Skills series

A while back I put together a few blogs on baking skills, using the knowledge I have gained over the last four or five years through trial, error, and a lot of great recipe books. As I haven’t posted in a while (because I haven’t baked in a while- busy weekends) I thought I’d pull together those skills posts into one page, so, here they are!

#1 Autolyse
#2 Kneading
#3 Bulk Ferment
#4 Divide and Shape

And because I won’t be baking this weekend, here’s an old pic of some millet sourdough to be getting along with…



Baking skills pt. 2: Kneading

In the last post I mentioned that one of the ways to reduce time spent kneading the dough is by autolysing the flour and water, giving the flour time to hydrate and allowing the enzymes to begin converting the protein in the flour into gluten.

You can feel the difference when the flour and water have been mixed and allowed to rest. When you begin kneading the dough, adding the salt and other ingredients, such as yeast or levain, it will already be much easier to work than if you had mixed all of the ingredients and started kneading immediately.

There are several methods of kneading the dough – and also methods of making the bread that require no kneading at all.

This wet spelt dough will be stretched and folded - see below
This wet spelt dough will be stretched and folded – see below

Basic kneading

Kneading develops and aligns the gluten in the dough, allowing it to become elastic enough to stretch and trap air whilst rising. Most recipes will call for kneading for 10-15 minutes, which can be reduced by autolysing.

Using one or two hands, the dough should be pushed and pulled across the work surface in a roughly circular fashion. You are trying to ‘line up’ the gluten strands in the dough, so avoid stretching too much and tearing the dough. At first the dough will probably be sticky, but avoid adding extra flour as it will result in a drier dough.

The dough is fully kneaded when you can stretch a piece thin enough to see light through it, called the ‘window pane test’. It should also be slightly tacky but not sticky, and should spring back when pushed with a fingertip.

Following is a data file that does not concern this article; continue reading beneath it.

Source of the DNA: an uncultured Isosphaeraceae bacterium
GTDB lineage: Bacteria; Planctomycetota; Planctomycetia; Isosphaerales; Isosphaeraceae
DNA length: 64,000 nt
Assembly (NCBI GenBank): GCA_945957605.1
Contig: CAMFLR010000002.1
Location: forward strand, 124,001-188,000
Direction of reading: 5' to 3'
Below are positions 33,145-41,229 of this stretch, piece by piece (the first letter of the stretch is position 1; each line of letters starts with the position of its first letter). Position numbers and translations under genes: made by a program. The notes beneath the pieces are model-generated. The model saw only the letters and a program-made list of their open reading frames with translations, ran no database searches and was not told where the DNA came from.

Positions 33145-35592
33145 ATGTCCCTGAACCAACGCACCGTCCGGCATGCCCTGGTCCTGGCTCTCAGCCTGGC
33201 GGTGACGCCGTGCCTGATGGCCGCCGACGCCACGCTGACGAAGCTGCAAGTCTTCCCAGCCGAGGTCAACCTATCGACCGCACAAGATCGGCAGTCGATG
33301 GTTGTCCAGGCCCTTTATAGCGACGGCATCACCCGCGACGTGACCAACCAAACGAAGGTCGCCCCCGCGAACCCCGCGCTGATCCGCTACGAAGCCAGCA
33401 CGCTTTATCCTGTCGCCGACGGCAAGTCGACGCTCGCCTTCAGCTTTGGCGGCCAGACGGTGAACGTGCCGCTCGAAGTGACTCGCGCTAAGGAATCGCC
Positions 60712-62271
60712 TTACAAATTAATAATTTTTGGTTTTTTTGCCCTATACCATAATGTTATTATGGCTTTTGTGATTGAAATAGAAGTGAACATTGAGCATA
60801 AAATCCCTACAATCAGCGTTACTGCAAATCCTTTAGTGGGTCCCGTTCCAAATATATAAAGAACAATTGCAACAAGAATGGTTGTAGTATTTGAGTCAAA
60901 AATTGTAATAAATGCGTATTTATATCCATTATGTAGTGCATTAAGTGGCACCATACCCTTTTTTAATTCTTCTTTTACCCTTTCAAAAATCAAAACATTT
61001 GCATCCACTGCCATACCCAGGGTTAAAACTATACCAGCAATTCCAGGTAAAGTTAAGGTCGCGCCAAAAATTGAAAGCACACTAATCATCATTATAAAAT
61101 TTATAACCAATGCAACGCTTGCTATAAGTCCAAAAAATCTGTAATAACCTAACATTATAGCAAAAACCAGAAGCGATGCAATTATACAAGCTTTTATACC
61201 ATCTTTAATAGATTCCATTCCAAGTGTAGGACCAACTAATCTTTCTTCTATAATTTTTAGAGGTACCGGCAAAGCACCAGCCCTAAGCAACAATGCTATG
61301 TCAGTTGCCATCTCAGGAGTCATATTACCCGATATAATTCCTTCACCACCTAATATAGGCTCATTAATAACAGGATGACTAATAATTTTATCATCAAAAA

Stretching and folding

This method works very well with wet (high hydration) doughs like ciabatta or sourdough.  It can be used in combination with, or instead of, the basic knead method.
In a large mixing bowl, take a handful of the dough with wet hands, stretch it, and food it back on itself. Turn the bowl slightly and repeat, rewetting your hands every so often. Do this about 10 times, then cover the dough and rest for an hour. Repeat every half an hour to  hour for the first few hours of the bulk ferment (the first rise).

The stretch and fold method develops the gluten and adds structure to very slack doughs. It is great for making breads with large, irregular holes.

No knead methods

There are a few of these out there (search for no-knead bread), and they all work on the principle of a long, slow ferment of all the ingredients. The principle is the same as the autolyse: you mix the ingredients and let the dough do its own thing, and the gluten aligns itself, albeit in a much longer period of time.

A well kneaded dough should look smooth and springy
A well kneaded dough should look smooth and springy

Getting the dough to the point where it is elastic and able to trap the carbon dioxide released by the yeast during fermentation is crucial to a good loaf. Whichever method you use, this step cannot be skipped. I have not mentioned machine mixers, because I don’t have one, but the only advice I can give is not to overknead or overheat the dough.